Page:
Monday 21 Apr

Dustin Prinz - Eleven

Few musicians take the time to master their instrument in the way that Oklahoma City singer-songwriter Dustin Prinz has; he’s a guitar virtuoso in every sense of the word, and Eleven gives him the chance to show just how far he can push that skill.
04/15/2014 | Comments 0

Horse Thief – Fear in Bliss

Listening to Horse Thief’s previous release — the haphazardly melodramatic Grow Deep, Grow Wild — felt like a chore. Whatever potential the Oklahoma City folk-pop act demonstrated on the EP was obscured behind a formulaic, contrived and ultimately hollow cloud. But it at least offered a glimmer of promise for a band consisting of, frankly, five pretty talented dudes. Critics saw it; the band’s management saw it; its current label, Bella Union, saw it; and its increasingly fervid fan base saw it.
04/08/2014 | Comments 0

Colourmusic — May You Marry Rich

There’s always a sense of danger when debuting songs in a live setting and playing them well. Without having heard the studio versions, expectations are set according to the live incarnations. But capturing the breadth of free-flowing atmosphere and sheer volume on a disc, vinyl or digital file isn’t the easiest thing to do, especially for a band as vociferous as Colourmusic.
04/01/2014 | Comments 0

Em and the MotherSuperiors — Churches into Theaters

As titles go, Churches into Theaters is an apt descriptor for the debut album from Oklahoma City rockers Em and the MotherSuperiors. It’s a reverential record, one that shares the gospel of classic rock, blues and soul but embraces the need to refashion it for modern times, channeling The Dead Weather, Grace Potter and Cage the Elephant along the way.
03/25/2014 | Comments 0

Rachel Brashear — Revolution

Rachel Brashear’s second EP, Revolution, starts with a kick to the shins.
03/18/2014 | Comments 0
Home · Articles · Music · Music · Bear necessities

Bear necessities

Mayola bassist Antonio Laster felt the need to rock electronically. Letting ideas hibernate eventually birthed Brother Bear.

Joshua Boydston March 2nd, 2011

Brother Bear with Binary Sunrise
9 P.m. Saturday
Opolis, 113 N. Crawford, Norman, 820-0951

It’s not uncommon for beloved bandleaders to spawn successful side projects. Jack White had The White Stripes and The Raconteurs. Maynard James Keenan had Tool and A Perfect Circle. Scott Weiland had Stone Temple Pilots and Velvet Revolver.

Antonio Laster may not have been the front man before, but the bassist for Stillwater favorite Mayola shaped his love of electronic rock — namely Radiohead and Animal Collective — into a new side gig, dubbed Brother Bear. With Mayola now inactive, it’s become a stand-alone act, but hardly a stylistic replacement.

He initially took his cosmic, synthetic inklings to Mayola, and when they didn’t jive with the band’s signature sound of Western indie punk, he holed up and wrote the songs on his own.

“There was a time period in Mayola where we tried to work that spacey feel in, but it didn’t work for everybody,” Laster said. “For me, Brother Bear was in my head, and as an artist, you have to get that out. Here was an opportunity for me to use electronica. I just had to.”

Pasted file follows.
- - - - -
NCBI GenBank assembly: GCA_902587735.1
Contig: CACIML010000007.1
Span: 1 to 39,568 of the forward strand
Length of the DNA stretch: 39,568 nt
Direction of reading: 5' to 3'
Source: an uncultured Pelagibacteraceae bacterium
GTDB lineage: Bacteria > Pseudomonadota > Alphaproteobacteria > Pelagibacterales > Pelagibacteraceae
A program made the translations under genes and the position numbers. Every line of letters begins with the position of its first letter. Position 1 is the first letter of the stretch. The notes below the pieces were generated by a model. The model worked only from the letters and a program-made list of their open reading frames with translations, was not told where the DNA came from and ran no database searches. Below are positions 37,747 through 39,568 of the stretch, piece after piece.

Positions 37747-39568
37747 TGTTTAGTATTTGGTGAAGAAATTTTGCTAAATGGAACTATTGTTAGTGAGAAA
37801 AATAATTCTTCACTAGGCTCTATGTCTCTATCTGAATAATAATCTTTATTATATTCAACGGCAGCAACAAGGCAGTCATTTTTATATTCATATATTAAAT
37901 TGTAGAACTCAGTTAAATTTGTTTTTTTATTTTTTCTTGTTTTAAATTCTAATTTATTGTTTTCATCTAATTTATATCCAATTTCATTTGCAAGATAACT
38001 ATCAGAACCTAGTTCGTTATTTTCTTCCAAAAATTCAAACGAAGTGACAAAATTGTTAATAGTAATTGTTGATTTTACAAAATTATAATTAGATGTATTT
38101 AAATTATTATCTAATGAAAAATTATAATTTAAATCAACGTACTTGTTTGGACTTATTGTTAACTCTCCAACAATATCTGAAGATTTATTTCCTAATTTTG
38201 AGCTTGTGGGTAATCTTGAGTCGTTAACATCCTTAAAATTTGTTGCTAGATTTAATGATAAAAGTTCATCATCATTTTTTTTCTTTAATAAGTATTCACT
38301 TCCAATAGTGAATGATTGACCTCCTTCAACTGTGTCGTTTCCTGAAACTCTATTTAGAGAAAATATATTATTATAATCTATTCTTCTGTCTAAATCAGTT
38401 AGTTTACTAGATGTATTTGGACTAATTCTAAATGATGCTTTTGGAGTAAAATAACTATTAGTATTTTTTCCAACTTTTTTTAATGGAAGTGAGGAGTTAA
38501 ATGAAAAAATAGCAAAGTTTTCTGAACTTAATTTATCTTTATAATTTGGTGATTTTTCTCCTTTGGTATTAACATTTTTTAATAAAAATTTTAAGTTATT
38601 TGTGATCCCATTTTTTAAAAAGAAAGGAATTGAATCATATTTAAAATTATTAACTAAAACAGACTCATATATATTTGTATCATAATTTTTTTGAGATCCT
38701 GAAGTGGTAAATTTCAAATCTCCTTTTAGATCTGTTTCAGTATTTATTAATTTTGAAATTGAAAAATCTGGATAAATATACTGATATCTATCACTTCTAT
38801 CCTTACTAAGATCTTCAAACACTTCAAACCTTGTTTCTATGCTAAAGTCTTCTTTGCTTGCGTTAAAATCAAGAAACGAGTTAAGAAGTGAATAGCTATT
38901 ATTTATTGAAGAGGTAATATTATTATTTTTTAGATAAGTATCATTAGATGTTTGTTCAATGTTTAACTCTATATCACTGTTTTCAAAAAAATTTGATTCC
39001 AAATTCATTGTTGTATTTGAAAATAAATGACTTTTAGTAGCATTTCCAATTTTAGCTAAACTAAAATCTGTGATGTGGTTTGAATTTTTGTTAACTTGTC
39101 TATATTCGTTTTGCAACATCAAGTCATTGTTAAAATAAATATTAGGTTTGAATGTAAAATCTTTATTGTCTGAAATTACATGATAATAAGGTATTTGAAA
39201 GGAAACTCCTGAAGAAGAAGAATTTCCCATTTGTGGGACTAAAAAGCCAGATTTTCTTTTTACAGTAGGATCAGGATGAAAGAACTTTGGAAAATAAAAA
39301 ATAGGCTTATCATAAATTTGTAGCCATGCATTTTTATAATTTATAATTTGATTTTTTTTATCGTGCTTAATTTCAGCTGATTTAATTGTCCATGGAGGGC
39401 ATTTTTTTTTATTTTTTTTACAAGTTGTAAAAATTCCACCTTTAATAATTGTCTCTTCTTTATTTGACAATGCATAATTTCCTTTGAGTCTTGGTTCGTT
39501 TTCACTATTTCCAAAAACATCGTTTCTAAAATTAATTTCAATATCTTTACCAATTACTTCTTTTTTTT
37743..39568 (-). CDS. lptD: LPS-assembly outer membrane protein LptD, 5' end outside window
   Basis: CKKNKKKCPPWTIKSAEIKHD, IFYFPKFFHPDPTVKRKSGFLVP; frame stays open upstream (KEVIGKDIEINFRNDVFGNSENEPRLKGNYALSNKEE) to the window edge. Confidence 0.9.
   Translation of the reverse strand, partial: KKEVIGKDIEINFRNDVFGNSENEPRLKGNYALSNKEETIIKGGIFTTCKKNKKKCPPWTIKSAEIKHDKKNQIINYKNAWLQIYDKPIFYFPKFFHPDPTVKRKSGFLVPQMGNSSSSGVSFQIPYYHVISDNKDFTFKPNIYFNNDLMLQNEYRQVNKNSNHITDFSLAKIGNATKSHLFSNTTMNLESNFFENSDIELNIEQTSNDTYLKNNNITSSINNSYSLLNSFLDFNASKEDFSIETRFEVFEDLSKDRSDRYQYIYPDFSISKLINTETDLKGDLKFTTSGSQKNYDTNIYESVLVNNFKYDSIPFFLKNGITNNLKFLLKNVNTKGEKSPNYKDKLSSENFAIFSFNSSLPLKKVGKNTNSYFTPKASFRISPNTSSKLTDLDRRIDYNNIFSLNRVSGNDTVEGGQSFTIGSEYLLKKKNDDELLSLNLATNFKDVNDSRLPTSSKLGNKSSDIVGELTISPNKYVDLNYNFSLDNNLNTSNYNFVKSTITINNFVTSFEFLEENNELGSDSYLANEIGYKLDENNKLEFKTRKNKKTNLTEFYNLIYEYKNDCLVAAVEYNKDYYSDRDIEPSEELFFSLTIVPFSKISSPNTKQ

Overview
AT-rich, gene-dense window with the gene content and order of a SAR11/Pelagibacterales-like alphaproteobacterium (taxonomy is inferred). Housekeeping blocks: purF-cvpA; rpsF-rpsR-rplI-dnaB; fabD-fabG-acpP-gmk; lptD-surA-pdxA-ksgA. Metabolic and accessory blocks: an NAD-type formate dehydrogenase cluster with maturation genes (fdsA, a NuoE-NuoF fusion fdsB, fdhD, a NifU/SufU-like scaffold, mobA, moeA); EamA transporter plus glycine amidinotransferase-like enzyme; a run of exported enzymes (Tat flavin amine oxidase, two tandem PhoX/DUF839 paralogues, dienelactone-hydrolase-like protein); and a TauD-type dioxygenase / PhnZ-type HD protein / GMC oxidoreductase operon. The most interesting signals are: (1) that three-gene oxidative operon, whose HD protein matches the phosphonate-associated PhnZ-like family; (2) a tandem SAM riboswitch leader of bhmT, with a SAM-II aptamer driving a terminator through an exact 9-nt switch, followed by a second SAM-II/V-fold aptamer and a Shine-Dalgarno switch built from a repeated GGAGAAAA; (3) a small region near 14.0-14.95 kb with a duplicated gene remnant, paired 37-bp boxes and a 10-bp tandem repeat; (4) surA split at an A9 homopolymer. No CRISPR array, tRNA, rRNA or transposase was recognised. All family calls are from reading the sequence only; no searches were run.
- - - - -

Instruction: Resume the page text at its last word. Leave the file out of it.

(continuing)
If the adjective can be used to describe space, technology, acid trips or the Antarctic, it can probably be used to depict the digitized, chilly soundscape Brother Bear favors. The project was met initially with equal parts excitement and hesitance, the latter of which surprised Laster.

“I wasn’t prepared for how people were ... kind of questioning motives,” Laster said. “We just want this to be a new experience. Brother Bear is a new product; people should give it a try.”

His loyalty is clear, bringing along Bryan Thompson from Mayola, as well as Eric Kiner of Sherree Chamberlain Band. Brother Bear is a completely new experience for Laster, however, and he relishes the opportunity to step into the spotlight as the lead.

bandleaders to spawn successful side “I have a lot more work to do, but I like it. It’s fun,” he said. “I didn’t take the front man role so seriously at first, but I realize now that I kind of have to be the character. Wayne Coyne is a great example: The band is awesome, but he’s a character; it’s his image that people recognize.”

Here was an opportunity for me to use electronica. I just had to.

—Antonio Laster

Not that Laster has ever had much of a problem being a character. He was the most manic and unpredictable presence in Mayola, writhing around the stage and generally making the act’s frenetic live sets all the crazier. Brother Bear shows are a lot chillier.

“They both have their moments; they both have their epic buildups. You might just have to wait for it longer,” he said, laughing. “It’s different.

Mayola was frantic moments; Brother Bear is a slower, calculated moment.”

Laster’s style of “Kid A” meets “Merriweather Post Pavillion” translates a great deal different, and while he still intends to entertain, he’s hoping there’s a greater depth to it, because that’s the feeling he’s getting.

“It makes you think, I hope. I want people to dance and have a great time, but I want them to leave and think a little bit. That’s a positive thing to me,” he said. “I have this romanticism in my head, and when I get to play Brother Bear, that’s the feeling I have. I hope people can hear and feel that.”

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